America's Cup: Another Setback, This Time in Court

Here's a silver lining for the America's Cup: After everything the beleaguered regatta has been through -- plans falling through; lowered expectations; fund-raising nightmares; and, most seriously, a sailor's death -- this latest setback won't seem so bad. 

The Supreme Court of the state of New York's appellate division last week ruled that a spurned would-be America's Cup challenger can now launch a court trial against San Francisco's Golden Gate Yacht Club. 

Last year, America's Cup Event Authority CEO Stephen Barclay told SF Weekly he was confident this suit would be dismissed -- and he was right. The Empire State's Supreme Court in January tossed the claim by a racing team known as African Diaspora Maritime. But last week two of three judges on the appellate panel reversed portions of that decision, stating the suit could move forward. 

"We find that plaintiff has alleged the existence of an enforceable contract between the parties and bad faith on defendant's part sufficiently to state a breach of contract cause of action," reads the majority ruling. "...Given the rules of the race, submission of an entry application with the appropriate fee binds defendant to review the application in good faith, and its failure to do so is a breach of contract."

SF Weekly reported on the African Diaspora Maritime suit in a 2012 cover story: 

An eye-opening suit filed with the New York State Supreme Court by a sailing team called African Diaspora Maritime, spurred by the rejection of its race entry, alleges that [Oracle CEO Larry] Ellison's arrangement to extract exclusive use of real-estate in exchange for bringing the race to San Francisco -- the very core of the deal -- violates the founding deed of the America's Cup. ... Team skipper Charles Kithcart has admitted to the media that some of the money required to engage the prestigious law firm McDermott Will & Emery came from "people who don't like Ellison."

This suit was filed in New York because that is where the "Deed of Gift" governing the America's Cup is a "trust instrument" under that state's law. Golden Gate Yacht Club is the home club of Ellision's Team Oracle. 

African Diaspora Maritime claims the Golden Gate Yacht Club "exhibited a pattern of continuing avoidance," blowing off its attempts to glean information and submit its $25,000 entry fee.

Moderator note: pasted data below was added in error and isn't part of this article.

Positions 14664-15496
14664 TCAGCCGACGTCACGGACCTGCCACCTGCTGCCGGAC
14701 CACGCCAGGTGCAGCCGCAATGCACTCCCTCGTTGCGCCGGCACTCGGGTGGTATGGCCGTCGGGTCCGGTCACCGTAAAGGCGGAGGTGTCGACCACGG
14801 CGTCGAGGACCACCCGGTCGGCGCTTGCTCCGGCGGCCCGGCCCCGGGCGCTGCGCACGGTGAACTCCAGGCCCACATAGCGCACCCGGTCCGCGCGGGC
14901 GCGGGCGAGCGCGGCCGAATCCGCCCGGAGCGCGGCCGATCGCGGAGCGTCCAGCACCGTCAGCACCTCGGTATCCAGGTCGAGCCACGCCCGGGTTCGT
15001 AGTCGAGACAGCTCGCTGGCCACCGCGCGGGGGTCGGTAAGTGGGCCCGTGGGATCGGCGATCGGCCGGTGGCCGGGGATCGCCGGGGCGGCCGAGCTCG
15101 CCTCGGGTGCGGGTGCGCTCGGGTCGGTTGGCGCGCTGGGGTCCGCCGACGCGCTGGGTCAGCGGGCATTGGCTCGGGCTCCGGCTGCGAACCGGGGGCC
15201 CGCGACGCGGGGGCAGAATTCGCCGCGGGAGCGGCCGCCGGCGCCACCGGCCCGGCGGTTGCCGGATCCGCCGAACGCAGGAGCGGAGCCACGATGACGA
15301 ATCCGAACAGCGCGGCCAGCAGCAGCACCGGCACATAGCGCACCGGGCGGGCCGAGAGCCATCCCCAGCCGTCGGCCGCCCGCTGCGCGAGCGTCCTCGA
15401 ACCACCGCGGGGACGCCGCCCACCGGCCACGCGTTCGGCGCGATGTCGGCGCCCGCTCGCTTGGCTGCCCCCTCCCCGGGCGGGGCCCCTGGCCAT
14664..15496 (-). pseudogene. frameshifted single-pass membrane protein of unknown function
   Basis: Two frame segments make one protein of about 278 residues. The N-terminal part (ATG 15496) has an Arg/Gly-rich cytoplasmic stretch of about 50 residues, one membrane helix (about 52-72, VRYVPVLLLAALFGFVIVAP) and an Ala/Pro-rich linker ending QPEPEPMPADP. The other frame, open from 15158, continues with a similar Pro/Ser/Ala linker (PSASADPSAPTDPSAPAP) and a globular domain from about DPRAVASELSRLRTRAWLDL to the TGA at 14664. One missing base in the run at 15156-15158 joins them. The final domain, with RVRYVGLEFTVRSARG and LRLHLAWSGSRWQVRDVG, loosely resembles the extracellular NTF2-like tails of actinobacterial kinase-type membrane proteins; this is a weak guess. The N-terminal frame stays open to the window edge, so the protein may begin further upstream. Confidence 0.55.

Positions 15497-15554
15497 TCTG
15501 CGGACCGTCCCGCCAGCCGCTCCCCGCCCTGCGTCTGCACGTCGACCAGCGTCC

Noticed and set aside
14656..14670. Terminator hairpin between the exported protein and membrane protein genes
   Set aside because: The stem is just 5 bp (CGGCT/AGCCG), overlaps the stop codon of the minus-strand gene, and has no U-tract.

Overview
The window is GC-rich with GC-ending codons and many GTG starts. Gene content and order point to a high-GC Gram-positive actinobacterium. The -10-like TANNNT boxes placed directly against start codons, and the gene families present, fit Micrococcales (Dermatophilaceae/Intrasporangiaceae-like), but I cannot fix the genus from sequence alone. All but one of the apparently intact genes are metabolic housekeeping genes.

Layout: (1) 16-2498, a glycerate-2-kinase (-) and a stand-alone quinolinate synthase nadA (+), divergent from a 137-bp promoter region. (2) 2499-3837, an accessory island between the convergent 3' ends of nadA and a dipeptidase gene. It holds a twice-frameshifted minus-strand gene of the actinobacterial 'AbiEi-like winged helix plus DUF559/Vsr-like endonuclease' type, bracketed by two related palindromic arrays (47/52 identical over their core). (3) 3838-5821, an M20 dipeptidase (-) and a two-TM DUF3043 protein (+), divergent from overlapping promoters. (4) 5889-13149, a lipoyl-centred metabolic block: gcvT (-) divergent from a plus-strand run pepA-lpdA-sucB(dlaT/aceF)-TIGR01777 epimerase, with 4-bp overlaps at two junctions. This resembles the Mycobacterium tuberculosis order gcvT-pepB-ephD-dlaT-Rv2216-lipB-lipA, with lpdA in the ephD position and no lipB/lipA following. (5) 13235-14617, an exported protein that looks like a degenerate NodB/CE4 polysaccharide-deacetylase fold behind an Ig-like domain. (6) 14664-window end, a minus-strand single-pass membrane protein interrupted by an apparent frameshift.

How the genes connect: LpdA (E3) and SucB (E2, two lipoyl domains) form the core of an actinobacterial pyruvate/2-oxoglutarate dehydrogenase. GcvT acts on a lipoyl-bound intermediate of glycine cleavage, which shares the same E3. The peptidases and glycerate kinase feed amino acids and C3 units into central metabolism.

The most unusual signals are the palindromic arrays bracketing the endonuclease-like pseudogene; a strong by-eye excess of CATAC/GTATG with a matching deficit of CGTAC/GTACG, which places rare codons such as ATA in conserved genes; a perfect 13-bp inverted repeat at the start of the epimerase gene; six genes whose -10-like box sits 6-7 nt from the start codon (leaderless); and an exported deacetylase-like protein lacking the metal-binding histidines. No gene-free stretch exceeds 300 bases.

After submitting the fee and application on the last possible day on March 31, 2011, African Diaspora Maritime claims Golden Gate used "technical" and "groundless" claims to reject it, and "falsely and repeatedly claimed that its application was deficient due to the lack of a signature and the lack of a document that evidenced payment of the $25,000 fee." The spurned yachting team is claiming that a contract was formed when it accepted Golden Gate's offer to participate in the America's Cup by completing an entry form and paying the necessary fees -- and that contract was breached by Golden Gate's "failure to review the application in good faith." 

From last week's decision: 

ADM alleges that GGYC had no basis to claim a lack of "satisfaction" with its application, since ADM stated that it would provide further details upon request, and GGYC never attempted to verify the status of ADM's team, its proposed funding sources, or its proposed team's experience. ADM alleges that GGYC knew that potential competitors typically do not draw funding until they are granted competitor status. ADM also alleges that GGYC had provided material and financial help to some struggling competitors, such as yachts or design packages, but not to all competitors, thus breaching its duty to treat all competitors equally. ADM seeks compensatory damages and numerous forms of equitable relief, including an order directing GGYC to accept its application.

The appellate decision further found that "ADM accepted GGYC's offer by timely submitting its 'Application of Defense' in the required form along with the required fee, thus creating an enforceable contract ... ADM's acceptance of GGYC's offer obligated GGYC to review ADM's application in 'good faith.'"

The decision concludes that, "Although plaintiff does not have the right to be deemed a challenger, it is entitled to have its timely submitted application reviewed in good faith." 

While the winner of the America's Cup will be decided on the waters of San Francisco Bay, just what constitutes "good faith" appears to be a contest that will be decided in a New York courtroom. 

Messages left for America's Cup personnel have been forwarded to Golden Gate Yacht Club vice commodore Tom Ehman, who has not yet contacted us. 

Update, 4:50 p.m.: The Golden Gate Yacht Club sent the following statement regarding the June 25 ruling: 

We are pleased to report that the Appellate Division of the New York Supreme Court ruled today on Golden Gate Yacht Club's motion to dismiss Africa Diaspora Maritime's lawsuit against GGYC. 

The Appellate Division upheld the lower court's decision dismissing ADM's claims for breach of trust and breach of fiduciary duty. It reversed the decision of the lower court on ADM's breach of contract claim. 

The issue before the court was a preliminary issue of whether the complaint - if true - states a cause of action. As the court noted, "whether the plaintiff can ultimately establish its claim is irrelevant at this juncture". Essentially the court ruled that the one remaining claim - breach of contract - presents factual issues that cannot be decided on a motion to dismiss. 

GGYC looks forward to proving, in the appropriate forum at the appropriate time, that it acted in good faith and that ADM's claims are meritless. 

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